Sometimes it’s a bad idea to think too hard about the things you love. Last week, while we were looking for something to watch between the Tonys red carpet and the actual Tonys, my friend and I settled on a channel showing Toy Story.
Now don’t get me wrong, I adore the Toy Story franchise. However, it’s one of many beloved childhood stories where, if you poke too closely at the seams of the worldbuilding, it starts to unravel into questions that only get more disturbing.
If you could write a letter to your younger self, what would you say? “It will get better”? “Don’t stress too much about fitting in”? “Yes, what you’re feeling is love, and that’s okay”? “The future is awful and sad and I want you to work tirelessly to make sure you don’t end up a regret-stricken wreck like me”? Orange takes this last approach, and the result is a series that I have a barrel full of mixed feelings about.
Spoilers and content warning for suicide ahead.
On the first day of the new school year, protagonist Naho finds a strange letter addressed to her, which was apparently sent from herself, ten years in the future. Naho is confused and dubious that such a thing can be real, but then the events the letter describes start coming true: the letter tells her that a new student, a boy named Kakeru, will be joining their class that day, and he’ll sit next to Naho. Naho’s friends will attempt to be welcoming and invite the new kid to hang out once school is over, but, the letter warns, they should absolutely not do that. Not that day, at least.
Naho soon realizes that the letters are full of specific advice from her future self, chiefly about things that Future Naho regrets and wants to change. These mostly concern Kakeru, since, as Naho is shocked to find out, ten years in the future Kakeru is no longer alive. In Future Naho’s world, Kakeru died—in an accident later discovered to be suicide—when he was seventeen, and she’s sending these letters back in time to try and stop that from happening.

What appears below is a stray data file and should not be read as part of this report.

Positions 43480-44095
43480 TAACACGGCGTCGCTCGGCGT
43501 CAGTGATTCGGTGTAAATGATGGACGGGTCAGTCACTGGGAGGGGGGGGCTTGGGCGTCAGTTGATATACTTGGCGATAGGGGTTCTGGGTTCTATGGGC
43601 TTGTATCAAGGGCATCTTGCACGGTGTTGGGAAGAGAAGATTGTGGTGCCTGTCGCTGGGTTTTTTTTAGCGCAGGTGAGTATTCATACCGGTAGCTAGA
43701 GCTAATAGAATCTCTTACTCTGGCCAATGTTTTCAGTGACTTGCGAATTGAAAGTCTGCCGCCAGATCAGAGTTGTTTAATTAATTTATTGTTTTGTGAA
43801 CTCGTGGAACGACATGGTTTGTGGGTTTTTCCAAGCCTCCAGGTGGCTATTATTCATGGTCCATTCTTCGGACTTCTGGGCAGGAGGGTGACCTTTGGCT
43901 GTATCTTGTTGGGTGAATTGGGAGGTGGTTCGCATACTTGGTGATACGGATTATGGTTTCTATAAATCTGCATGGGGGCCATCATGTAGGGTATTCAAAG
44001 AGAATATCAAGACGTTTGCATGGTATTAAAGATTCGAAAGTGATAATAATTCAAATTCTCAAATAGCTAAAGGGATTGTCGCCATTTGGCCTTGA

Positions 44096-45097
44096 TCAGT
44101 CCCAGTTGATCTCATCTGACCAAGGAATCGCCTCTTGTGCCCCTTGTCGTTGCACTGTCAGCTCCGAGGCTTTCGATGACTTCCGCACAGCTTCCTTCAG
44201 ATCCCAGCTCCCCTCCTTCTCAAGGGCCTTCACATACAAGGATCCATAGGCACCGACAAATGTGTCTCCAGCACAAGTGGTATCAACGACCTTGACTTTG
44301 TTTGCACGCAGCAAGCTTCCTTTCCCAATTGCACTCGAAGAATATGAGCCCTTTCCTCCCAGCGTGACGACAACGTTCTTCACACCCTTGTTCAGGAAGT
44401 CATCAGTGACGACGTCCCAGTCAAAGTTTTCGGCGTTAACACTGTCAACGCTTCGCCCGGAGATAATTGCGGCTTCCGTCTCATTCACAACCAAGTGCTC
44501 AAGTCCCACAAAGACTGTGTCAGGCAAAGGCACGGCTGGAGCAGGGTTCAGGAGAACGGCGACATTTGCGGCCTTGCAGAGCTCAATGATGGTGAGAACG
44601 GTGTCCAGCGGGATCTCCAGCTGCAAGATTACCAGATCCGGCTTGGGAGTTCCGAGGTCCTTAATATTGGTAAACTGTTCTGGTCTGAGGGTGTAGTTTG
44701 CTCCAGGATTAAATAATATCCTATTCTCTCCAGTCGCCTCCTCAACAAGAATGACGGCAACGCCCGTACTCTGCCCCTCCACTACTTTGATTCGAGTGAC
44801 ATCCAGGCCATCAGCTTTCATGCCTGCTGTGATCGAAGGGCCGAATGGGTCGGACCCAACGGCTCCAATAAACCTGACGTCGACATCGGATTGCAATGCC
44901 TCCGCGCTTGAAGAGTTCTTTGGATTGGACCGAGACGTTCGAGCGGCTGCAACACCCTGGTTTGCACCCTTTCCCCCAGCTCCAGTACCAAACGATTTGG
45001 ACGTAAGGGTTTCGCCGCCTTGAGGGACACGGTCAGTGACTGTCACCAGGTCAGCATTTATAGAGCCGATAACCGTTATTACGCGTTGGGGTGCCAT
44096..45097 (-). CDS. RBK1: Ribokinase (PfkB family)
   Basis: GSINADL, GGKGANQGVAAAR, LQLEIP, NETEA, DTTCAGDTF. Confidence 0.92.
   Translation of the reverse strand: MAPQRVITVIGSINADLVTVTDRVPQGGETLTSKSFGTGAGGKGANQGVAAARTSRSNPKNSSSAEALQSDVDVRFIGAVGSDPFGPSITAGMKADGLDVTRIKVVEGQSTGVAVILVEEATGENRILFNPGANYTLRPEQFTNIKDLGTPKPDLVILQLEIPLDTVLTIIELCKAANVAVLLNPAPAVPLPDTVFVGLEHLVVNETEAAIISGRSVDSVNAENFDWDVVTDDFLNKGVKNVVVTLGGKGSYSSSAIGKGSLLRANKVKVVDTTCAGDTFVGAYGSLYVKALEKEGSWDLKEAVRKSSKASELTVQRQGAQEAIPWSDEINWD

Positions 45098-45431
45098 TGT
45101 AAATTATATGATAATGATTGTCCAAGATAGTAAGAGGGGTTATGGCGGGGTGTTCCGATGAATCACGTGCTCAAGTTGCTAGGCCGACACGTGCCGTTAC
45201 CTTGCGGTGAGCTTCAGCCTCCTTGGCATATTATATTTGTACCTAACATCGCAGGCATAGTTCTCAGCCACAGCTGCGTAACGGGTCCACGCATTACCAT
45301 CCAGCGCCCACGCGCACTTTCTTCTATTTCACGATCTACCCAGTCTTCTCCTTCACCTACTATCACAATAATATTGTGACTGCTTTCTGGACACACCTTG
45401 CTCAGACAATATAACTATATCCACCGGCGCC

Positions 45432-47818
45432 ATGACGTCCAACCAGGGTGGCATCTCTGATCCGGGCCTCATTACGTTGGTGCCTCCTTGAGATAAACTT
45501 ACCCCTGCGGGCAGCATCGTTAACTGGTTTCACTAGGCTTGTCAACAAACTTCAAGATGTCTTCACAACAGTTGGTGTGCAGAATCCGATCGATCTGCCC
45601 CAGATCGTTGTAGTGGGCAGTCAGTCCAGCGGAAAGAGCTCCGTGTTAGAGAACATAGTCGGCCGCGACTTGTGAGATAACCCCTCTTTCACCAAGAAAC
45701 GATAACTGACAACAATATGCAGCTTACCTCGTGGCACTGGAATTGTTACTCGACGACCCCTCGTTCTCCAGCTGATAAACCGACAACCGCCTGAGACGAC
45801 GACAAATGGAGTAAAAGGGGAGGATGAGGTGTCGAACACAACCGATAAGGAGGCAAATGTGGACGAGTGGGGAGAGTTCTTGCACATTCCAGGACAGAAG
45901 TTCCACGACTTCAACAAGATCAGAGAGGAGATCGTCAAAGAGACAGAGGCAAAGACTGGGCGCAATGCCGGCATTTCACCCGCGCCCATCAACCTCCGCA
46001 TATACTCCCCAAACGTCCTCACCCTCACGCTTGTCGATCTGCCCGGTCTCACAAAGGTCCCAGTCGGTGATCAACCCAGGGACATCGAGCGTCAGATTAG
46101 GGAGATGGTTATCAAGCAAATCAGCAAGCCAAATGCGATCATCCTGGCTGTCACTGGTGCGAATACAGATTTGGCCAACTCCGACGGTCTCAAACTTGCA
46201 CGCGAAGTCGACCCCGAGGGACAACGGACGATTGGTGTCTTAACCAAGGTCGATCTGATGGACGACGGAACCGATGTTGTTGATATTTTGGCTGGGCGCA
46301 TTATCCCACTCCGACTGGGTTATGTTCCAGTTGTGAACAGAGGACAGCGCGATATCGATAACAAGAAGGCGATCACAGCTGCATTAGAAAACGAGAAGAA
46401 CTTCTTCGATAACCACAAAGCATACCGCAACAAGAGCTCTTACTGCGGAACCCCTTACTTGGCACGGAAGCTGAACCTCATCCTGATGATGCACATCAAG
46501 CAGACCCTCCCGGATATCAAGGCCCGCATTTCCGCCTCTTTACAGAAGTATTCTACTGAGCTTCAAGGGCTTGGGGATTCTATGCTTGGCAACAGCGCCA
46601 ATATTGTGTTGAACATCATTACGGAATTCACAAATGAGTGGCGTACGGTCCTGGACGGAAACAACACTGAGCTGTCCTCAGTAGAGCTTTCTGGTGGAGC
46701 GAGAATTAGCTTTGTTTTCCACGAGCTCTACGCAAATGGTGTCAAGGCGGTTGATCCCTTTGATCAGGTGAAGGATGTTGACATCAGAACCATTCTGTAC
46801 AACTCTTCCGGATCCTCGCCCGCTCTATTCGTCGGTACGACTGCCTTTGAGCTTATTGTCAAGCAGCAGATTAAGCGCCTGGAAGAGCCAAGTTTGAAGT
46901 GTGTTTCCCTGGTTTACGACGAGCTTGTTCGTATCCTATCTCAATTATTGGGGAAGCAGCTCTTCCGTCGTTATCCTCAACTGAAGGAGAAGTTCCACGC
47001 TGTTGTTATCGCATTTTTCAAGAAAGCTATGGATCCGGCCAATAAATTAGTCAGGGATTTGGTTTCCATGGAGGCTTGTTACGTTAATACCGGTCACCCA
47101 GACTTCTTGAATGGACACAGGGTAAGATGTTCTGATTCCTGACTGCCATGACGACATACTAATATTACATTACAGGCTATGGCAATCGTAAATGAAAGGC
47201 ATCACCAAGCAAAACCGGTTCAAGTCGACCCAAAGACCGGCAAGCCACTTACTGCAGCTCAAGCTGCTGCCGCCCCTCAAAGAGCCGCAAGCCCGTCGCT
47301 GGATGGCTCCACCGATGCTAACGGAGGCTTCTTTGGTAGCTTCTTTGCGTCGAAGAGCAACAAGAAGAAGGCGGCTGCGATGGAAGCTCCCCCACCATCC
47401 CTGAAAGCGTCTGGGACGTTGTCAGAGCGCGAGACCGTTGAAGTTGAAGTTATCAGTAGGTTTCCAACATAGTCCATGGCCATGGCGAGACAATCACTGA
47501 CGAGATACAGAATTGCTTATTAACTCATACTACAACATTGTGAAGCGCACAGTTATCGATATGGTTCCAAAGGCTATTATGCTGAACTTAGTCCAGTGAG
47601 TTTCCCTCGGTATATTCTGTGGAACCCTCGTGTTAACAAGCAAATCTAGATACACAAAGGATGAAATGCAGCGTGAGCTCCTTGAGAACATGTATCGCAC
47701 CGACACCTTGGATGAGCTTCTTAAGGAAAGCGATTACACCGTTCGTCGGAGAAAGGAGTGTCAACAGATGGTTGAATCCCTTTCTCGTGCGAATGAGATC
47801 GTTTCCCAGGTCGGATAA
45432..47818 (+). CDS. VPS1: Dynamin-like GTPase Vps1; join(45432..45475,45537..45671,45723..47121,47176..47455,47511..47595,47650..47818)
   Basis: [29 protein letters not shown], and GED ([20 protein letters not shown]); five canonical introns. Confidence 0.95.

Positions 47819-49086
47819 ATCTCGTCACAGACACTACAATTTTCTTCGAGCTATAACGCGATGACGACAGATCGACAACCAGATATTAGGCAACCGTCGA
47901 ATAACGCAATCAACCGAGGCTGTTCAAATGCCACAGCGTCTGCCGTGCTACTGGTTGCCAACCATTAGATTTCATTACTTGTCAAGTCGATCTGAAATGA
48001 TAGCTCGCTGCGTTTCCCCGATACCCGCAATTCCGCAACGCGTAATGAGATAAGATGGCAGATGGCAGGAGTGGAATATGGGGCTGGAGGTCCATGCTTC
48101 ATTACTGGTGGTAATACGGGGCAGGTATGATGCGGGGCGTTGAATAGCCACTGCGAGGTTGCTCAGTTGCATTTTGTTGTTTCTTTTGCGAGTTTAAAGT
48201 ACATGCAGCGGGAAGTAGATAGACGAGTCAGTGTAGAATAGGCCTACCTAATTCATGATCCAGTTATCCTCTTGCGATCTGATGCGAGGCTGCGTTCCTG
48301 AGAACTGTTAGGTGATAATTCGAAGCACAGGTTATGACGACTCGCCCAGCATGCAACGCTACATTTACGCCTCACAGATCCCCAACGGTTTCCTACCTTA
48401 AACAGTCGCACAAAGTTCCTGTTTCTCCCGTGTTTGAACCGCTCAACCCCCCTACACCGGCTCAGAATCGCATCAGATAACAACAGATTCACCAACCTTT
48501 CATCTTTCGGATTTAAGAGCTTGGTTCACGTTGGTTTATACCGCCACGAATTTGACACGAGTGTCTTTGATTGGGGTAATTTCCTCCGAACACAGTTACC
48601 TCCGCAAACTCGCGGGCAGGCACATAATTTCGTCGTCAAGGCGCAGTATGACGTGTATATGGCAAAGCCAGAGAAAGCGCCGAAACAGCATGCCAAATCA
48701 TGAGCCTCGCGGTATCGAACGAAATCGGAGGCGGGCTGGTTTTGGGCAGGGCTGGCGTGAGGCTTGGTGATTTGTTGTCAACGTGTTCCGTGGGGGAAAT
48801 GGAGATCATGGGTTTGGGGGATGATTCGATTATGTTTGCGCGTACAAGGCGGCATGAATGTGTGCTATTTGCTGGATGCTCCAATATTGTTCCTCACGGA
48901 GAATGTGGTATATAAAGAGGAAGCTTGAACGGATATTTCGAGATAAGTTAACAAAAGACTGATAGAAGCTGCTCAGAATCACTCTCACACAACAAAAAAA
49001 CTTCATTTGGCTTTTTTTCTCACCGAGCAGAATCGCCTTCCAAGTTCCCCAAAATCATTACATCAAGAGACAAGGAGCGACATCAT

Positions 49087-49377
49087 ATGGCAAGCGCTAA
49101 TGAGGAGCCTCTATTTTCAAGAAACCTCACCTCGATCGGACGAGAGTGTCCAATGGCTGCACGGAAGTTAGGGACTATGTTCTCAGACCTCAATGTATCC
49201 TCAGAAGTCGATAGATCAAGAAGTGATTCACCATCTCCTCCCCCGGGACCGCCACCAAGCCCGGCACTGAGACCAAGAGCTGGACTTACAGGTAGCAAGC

Dearest Readers, writing for Black History Month is difficult. There is a difficult balance of focusing on concepts vs. people, discussing people that are strangers vs. people you are friendly with, and characters vs real people. To further the complication, there is an urge to spend the whole month celebrating and spotlighting things that deserve praise. But at the same time, I find it absolutely necessary to discuss less enjoyable topics.
Teen Wolf continues its exciting fourth season with another action-packed episode. More werewolves in Beacon Hills? Check. Last of the deadpool revealed? Check. Gratuitous berserker violence? Double check. Join me in a recap and review after the jump, but watch out for those spoilers! Continue reading →
A couple days ago I posted an In Brightest Day about how pop culture likes to present mental hospitals as horrible, abusive institutions. Very rarely do I ever see them represented in a positive light, and I think there’s a reason for that. It’s easy to demonize mental hospitals for the sake of horror, and since mental hospitals have a bad reputation in the public consciousness, that horror can sink deep. After all, what’s scarier than a place that can hurt you under the false pretense of healing? Especially when no one else will believe anything you say because they also think you’re insane?